SpaceX Rocket Carrying Jeff Koons’s 125 Moon Sculptures Finally TakesOff

These space balls are finally going to the moon.

After many delays, Jeff Koons‘s 125 sculptures were finally sent to the moon early this morning from Cape Canaveral at NASA’s Kennedy Space Center in Florida.

The initiative, known as “The Moon Phases Project,” was first announced in 2022 and is centered around a collection of NFTs. The original plan was for the physical works to land on the moon in July that year, with NFTs available through Pace Verso, Pace Gallery’s NFT platform.

After many fits and starts, Koons’s“Moons” sculptures were finally scheduled to launch onboard a Falcon 9 rocket in a lunar lander on February 14.

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NEW YORK, NY - JUNE 24:  Artist Jeff Koons poses for a portrait for the media in front of his work "Moon (Light Pink)" during a media preview of his retrospective at The Whitney Museum of American Art on June 24, 2014 in New York City.  Nearly the entire museum will be filled with four decades of Koons' work; it opens to the public June 27th.  (Photo by Andrew Burton/Getty Images)

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“The lander will be carrying Koons’s 125 one-inch miniatureMoonssculptures,each representinga phase of the Moon and each associated with peoplefrom various fields and time periods who have made a significant impact to human life on Earth,such as Mozart, Galileo, Cleopatra, andLeonardo da Vinci, to name a few,” according to a project statement. “ThoseMoonswillbe the very first authorised artworks placedon the Moon.”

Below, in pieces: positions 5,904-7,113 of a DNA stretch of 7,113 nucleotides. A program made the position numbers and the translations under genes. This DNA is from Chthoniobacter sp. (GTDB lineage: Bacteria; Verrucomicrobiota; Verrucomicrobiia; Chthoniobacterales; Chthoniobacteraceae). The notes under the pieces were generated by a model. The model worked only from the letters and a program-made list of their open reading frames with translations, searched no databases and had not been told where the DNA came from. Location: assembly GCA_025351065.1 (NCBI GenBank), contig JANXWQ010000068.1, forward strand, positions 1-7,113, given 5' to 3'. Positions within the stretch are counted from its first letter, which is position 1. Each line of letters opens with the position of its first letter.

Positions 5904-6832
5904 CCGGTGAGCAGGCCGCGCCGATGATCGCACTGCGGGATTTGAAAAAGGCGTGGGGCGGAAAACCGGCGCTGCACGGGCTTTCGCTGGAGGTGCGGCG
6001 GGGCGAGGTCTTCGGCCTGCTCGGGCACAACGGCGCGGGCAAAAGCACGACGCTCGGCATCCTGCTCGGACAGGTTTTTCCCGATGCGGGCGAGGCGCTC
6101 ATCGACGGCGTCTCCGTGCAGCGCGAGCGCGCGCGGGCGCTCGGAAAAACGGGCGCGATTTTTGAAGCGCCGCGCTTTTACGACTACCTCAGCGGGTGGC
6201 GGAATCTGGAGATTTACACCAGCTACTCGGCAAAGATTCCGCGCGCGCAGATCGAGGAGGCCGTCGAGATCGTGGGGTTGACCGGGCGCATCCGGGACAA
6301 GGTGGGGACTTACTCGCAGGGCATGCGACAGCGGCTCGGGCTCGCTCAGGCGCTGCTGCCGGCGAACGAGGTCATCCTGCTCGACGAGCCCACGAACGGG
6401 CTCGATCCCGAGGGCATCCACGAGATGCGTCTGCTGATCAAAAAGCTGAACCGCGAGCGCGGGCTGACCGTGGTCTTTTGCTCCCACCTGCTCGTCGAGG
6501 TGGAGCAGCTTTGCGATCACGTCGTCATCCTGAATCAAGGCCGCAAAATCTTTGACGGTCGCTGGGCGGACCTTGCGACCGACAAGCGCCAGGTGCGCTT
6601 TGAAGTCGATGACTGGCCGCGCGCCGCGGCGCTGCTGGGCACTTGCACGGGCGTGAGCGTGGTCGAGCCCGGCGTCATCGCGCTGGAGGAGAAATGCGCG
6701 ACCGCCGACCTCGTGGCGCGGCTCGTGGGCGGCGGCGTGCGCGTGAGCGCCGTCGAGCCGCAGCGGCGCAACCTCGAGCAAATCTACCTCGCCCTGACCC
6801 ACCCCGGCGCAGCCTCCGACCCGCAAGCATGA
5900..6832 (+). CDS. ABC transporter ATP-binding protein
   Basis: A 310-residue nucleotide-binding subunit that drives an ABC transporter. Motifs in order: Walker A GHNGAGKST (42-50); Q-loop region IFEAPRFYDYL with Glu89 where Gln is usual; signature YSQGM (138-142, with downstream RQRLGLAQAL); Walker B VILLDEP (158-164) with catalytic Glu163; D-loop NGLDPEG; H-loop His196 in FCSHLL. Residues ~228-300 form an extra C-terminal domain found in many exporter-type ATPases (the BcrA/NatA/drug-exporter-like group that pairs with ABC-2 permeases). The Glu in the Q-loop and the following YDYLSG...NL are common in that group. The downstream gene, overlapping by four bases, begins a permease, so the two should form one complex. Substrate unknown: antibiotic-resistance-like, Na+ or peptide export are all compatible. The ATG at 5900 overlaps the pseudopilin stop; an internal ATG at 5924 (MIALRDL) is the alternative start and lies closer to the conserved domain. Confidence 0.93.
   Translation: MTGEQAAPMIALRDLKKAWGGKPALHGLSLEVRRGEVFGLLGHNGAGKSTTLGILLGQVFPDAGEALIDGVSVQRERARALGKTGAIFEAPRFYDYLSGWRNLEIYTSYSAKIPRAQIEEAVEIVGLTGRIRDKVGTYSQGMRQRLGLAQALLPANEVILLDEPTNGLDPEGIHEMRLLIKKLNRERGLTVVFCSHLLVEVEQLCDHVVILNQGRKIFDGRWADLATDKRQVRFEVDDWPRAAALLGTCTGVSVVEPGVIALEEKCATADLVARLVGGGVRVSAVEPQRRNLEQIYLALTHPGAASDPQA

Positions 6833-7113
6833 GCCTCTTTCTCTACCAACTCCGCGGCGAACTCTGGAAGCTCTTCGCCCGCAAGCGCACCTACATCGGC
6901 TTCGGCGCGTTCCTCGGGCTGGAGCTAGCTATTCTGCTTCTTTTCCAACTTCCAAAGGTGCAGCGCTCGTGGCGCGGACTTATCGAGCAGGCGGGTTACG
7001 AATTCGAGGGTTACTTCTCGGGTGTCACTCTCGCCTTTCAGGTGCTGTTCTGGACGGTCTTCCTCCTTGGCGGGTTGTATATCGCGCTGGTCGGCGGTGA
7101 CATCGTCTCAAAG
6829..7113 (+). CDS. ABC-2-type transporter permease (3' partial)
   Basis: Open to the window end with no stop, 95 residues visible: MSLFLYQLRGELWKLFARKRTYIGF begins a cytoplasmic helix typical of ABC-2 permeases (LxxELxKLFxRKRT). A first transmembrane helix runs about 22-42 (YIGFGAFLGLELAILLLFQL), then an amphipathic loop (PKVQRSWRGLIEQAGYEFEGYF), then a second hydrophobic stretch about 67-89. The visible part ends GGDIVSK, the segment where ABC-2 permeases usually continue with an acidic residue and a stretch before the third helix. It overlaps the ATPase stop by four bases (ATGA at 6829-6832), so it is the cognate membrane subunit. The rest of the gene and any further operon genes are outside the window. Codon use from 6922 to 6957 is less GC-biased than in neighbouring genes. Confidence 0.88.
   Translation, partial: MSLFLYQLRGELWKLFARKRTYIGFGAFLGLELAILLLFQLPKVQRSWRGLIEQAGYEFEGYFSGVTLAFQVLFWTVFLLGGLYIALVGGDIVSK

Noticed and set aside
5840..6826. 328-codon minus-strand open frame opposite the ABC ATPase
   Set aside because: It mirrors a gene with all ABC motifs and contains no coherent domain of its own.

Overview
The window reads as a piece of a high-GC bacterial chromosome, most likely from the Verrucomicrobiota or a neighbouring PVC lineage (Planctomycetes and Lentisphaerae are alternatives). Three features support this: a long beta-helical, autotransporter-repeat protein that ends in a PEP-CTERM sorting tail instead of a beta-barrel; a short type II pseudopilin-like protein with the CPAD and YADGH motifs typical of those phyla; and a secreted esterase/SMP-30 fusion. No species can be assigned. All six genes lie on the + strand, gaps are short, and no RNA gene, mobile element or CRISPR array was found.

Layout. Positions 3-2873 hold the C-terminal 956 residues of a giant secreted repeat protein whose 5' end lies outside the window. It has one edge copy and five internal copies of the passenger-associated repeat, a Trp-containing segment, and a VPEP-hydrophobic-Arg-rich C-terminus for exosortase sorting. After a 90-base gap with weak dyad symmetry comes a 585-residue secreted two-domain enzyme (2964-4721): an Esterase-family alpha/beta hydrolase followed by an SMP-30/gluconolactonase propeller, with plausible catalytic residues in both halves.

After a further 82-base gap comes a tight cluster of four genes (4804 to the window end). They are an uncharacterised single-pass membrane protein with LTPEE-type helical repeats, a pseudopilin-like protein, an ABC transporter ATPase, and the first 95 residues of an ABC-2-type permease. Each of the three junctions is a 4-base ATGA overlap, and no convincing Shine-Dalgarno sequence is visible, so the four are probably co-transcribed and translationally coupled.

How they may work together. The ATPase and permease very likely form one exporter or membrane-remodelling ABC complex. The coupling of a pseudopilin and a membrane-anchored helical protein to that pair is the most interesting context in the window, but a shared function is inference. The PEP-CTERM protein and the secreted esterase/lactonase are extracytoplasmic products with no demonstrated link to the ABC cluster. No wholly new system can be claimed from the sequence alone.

However, the launch was delayed after scientists noticed an issue with the rocket’s methane propellant, according to a report in the New York Times.

The Falcon 9 rocket is made by SpaceX, a company founded by Elon Musk in 2002. The physical sculptures were onboard the rocket in a lunar lander known as Nova C (Odysseus). The lander was developed by Intuitive Machines, a private American aerospace company, and is designed to separate from the Falcon 9 rocket after takeoff.

On February 13, Koons posted about the launch on the social media platform X (formerly known as Twitter), including images of the lunar lander and his moon sculptures being placed into the Falcon 9 rocket.

If everything goes as planned, the lunar lander holding Koons’s artwork and NASA equipment will reach the moon in nine days.

“I grew up listening to President Kennedy speak about going to the moon,” Koons told the New York Times before the rocket’s takeoff. “It gave our society a vision and drive that we could believe in ourselves and accomplish things.”

The two other components of the Moon Phases Project—the corresponding NFTs showing the installation of the lunar landing, and a larger version of each moon sculpture encased in glass named after historical figures—will remain available for collectors on Planet Earth.

A silver refletive orb in a clear cube is labeled
Jeff Koons’s project Moon Phases includes, from left, a clear cube containing miniature moons, a larger single moon encased in glass, and a photographic cube representing phases of the moon. ©Jeff Koons

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